05 December 2018 In Cancer
To investigate the association of alcohol intake with colorectal cancer risk by race/ethnicity as well as sex, lifestyle-related factors, alcoholic beverage type, and anatomical subsite, we analyzed data from 190,698 African Americans, Native Hawaiians, Japanese Americans, Latinos and whites in the Multiethnic Cohort Study, with 4,923 incident cases during a 16.7-year follow-up period (1993-2013). In multivariate Cox regression models, the hazard ratio (HR) was 1.16 (95% confidence interval (CI): 1.01, 1.34) for 15.029.9 g/day of alcohol and 1.28 (95% CI: 1.12, 1.45) for >/=30.0 g/day in men, and 1.06 (95% CI: 0.85, 1.32) and 1.15 (95% CI: 0.92, 1.43), respectively, in women, compared with nondrinkers (P for heterogeneity by sex = 0.74). An increased risk was apparent in Native Hawaiians, Japanese Americans, Latinos and whites, and in individuals with body mass index
29 October 2018 In Cancer

AIMS: The aim of this study was to clarify the relationship between drinking and metabolically healthy status in men with normal weight, overweight and obesity.

METHODS: The subjects were Japanese men aged from 35 to 60 years (n=31781) and they were divided by daily amount of drinking (g ethanol) into light (< 22), moderate (>/=22 and <44), heavy (>/=44 and <66) and very heavy (>/=66) drinkers. Metabolically healthy subjects were defined as those without hypertension, dyslipidemia and diabetes.

RESULTS: The percentage of metabolically healthy subjects was much lower in the overweight (BMI>/=25 and <30) and obese (BMI>/=30) groups than in the normal weight group (BMI>/=18.5 and <25) and was much lower in the obese group than in the overweight group. In each of the normal weight and overweight groups, percentages of metabolically healthy subjects were significantly lower in heavy and very heavy drinkers than in nondrinkers and were marginally significantly higher in light drinkers than in nondrinkers. The above associations between drinking and metabolically healthy status were confirmed by logistic regression analysis. In the obese group, the percentage of metabolically healthy subjects was significantly lower in regular drinkers (including all drinker categories) than in nondrinkers, and metabolically healthy subjects were rare (0.56%) among regular drinkers.

CONCLUSIONS: Regardless of absence and presence of overweight or obesity, excessive alcohol drinking is inversely associated with metabolically healthy status and should be avoided for prevention of cardiovascular disease.

06 September 2018 In General Health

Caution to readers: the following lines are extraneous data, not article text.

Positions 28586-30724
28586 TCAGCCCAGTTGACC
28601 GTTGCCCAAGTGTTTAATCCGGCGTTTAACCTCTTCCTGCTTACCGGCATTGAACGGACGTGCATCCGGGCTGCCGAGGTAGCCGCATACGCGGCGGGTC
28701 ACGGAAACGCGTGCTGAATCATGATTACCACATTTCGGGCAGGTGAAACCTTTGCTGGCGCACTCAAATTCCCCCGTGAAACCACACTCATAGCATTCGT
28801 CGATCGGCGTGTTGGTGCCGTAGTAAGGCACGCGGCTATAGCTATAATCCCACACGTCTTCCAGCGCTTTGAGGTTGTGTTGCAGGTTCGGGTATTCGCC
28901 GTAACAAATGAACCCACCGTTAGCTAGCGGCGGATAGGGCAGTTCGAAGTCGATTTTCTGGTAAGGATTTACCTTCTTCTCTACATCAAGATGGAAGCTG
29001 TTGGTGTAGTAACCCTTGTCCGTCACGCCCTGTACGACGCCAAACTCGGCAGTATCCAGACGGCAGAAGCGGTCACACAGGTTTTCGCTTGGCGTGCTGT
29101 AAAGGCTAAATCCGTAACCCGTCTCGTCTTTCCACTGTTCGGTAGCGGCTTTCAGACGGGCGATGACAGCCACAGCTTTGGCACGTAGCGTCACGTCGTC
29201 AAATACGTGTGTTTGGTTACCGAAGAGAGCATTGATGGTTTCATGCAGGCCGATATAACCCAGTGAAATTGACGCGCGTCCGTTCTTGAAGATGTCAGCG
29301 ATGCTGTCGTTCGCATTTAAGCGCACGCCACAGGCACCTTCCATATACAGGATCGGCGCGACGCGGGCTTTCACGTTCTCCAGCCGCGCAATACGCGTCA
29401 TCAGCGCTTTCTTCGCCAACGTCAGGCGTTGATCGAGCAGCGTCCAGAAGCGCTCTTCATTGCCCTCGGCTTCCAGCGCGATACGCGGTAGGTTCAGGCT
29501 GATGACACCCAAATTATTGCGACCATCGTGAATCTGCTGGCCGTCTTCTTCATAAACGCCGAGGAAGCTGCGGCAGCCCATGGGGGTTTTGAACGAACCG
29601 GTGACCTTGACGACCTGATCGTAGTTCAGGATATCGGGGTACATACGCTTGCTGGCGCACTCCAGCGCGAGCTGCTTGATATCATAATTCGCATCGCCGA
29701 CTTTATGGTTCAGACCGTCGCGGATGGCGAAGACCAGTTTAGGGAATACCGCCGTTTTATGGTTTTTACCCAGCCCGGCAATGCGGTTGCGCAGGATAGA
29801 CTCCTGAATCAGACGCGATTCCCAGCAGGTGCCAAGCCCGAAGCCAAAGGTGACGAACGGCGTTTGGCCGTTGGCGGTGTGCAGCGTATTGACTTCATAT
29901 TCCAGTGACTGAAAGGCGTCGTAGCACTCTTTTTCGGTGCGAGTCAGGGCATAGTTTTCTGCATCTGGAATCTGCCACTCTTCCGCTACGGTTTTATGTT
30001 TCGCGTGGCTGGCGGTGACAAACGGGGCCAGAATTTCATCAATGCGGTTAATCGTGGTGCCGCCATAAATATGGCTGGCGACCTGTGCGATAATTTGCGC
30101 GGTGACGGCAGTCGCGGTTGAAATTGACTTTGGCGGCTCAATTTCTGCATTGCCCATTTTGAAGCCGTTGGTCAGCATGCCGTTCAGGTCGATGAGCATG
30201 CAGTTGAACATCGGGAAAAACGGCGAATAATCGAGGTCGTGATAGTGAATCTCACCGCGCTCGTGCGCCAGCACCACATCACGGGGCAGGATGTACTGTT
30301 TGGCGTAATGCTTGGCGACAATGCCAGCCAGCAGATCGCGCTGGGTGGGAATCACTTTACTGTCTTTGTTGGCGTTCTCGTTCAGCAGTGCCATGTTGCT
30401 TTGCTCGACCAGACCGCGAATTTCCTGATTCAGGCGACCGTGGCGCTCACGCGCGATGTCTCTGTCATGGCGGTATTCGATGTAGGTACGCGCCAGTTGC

OBJECTIVE: Premenstrual syndrome (PMS) is a very common disorder worldwide which carries an important economic burden. We conducted a systematic review and a meta-analysis to assess the role of alcohol in the occurrence of PMS.

METHODS: We searched MEDLINE, EMBASE, the five regional bibliographic databases of the WHO, the Proceedings database and the Open Access Thesis and Dissertations (OATD) from inception to May 2017. We also reviewed the references of every article retrieved and established personal contact with researchers to trace further publications or reports. We did not include any language limitations. Studies were included if: (1) they presented original data from cohort, case-control or cross-sectional studies, (2) PMS was clearly defined as the outcome of interest, (3) one of the exposure factors was alcohol consumption, (4) they provided estimates of odds ratios, relative risks, or any other effect measure and their confidence intervals, or enough data to calculate them.

RESULTS: We identified 39 studies of which 19 were eligible. Intake of alcohol was associated with a moderate increase in the risk of PMS (OR=1.45, 95% CI: 1.17 to 1.79). Heavy drinking yielded a larger increase in the risk than any drinking (OR=1.79, 95% CI: 1.39 to 2.32).

DISCUSSION: Our results suggest that alcohol intake presents a moderate association with PMS risk. Future studies should avoid cross-sectional designs and focus on determining whether there is a threshold of alcohol intake under which the harmful effect on PMS is non-existent.

06 September 2018 In General Health
The scarce research on the effects of moderate alcohol consumption on mental health among older adults suggests a protective effect against depression. We prospectively examined the association between patterns of moderate alcohol consumption, depression and psychological distress, using information from 5,299 community-dwelling older adults from the ELSA and Seniors-ENRICA cohorts. A Mediterranean drinking pattern (MDP) was defined as moderate alcohol intake (
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